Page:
All this makes going outside during the work-day a rich treat. Yet the older I get, the longer it takes for my eyes to adjust to the sun.   If I don’t wear sunglasses, my eyes squint, and it takes me awhile to be able to see without them watering.   Occasionally things are even blurry but that passes quickly.

Imagine looking into God the Father’s unapproachable light.   Imagine the brightest light you can think of, then staring straight into it.   You’d be blinded; you’d melt (sort of like that scene in Raiders of the Lost Ark when the Nazis opened the Ark of the Covenant).   You’d die.

Now imagine being Peter, James, and John and standing before Jesus when He was transfigured.  His clothes were the brightest white possible.   They saw Him as He truly was, in the beautiful spiritual light of perfection while clearly recognizing their friend.  Their eyes weren’t burned; they lived through it.   How can this be?   You know the answer:   because of Jesus.   He made it possible for them to look on Him and live.   In a flash it happened, then in a moment it was over.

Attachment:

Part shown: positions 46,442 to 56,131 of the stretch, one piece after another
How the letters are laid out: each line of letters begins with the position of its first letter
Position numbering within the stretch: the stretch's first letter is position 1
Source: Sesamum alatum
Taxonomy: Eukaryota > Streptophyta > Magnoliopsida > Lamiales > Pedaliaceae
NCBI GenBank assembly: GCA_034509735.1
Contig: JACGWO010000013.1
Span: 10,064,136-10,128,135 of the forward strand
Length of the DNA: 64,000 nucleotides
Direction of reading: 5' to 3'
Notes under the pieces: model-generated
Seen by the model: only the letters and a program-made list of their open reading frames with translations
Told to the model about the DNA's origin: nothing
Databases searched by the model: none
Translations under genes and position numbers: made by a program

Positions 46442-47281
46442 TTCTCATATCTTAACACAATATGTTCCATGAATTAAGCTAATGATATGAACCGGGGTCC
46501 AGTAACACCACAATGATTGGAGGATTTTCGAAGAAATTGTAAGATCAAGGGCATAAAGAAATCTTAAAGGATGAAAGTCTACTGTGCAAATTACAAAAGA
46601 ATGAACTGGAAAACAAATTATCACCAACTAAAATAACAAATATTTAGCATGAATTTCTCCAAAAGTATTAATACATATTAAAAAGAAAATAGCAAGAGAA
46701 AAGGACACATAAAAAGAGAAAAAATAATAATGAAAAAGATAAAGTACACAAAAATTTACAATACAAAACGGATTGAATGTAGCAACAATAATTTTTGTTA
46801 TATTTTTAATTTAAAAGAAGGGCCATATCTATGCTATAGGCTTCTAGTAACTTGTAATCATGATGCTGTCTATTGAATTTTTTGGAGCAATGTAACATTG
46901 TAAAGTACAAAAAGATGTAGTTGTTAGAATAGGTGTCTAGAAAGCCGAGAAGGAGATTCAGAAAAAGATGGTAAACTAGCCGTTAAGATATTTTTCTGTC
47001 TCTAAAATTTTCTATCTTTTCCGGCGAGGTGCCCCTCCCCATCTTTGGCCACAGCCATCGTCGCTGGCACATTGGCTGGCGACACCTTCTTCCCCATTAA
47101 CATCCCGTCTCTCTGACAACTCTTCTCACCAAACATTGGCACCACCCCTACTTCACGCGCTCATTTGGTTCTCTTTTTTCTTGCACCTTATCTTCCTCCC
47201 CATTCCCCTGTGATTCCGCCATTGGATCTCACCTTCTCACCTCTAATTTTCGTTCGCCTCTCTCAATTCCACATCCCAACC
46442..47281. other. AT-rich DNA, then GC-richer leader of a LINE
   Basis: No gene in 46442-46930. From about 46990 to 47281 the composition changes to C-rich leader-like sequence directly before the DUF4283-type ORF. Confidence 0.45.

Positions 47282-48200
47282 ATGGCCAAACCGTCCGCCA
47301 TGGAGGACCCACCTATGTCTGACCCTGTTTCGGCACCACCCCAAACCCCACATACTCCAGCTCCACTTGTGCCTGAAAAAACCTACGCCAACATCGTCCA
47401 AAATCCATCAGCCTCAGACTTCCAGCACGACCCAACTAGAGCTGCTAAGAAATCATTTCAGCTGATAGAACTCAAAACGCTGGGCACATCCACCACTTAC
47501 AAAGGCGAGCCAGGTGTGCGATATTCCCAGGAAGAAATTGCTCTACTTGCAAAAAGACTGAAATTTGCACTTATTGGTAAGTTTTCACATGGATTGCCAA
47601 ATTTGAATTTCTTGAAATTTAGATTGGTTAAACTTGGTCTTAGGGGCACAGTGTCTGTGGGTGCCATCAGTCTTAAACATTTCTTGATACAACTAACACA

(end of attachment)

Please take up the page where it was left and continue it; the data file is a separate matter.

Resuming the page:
One day each of us will indeed stare into God’s full light and see Him face to face.   In our final day, will we be dazzled by the brilliance of it or will we be destroyed?   My friend, you know the better way.

For further reading:   Exodus 33:20, Psalm 104:2, 1 John 1:7, John 1:18, Romans 11:36, Mark 9:3, 1 Timothy 6:13-21.

Lord of light, You are beautiful.  Heal my eyes to let me see You more so that others see You through me.

Practical Proverbial, from Hebrews, 7 December 2017

Grace be with you all.  Hebrews 13, verse 25.

Once again, we find ourselves at the end.   If you’ve been reading this blog for a long time, you’ve seen the ending of Hebrews, Mark, The Ten Commandments, Ruth, 1/2/3 John, James, Ecclesiastes, and Proverbs.   That’s a lot of real estate to cover.   Thank you so much, my friend, for reading, sharing, learning, and hopefully hearing the voice of God inside you through these thoughts.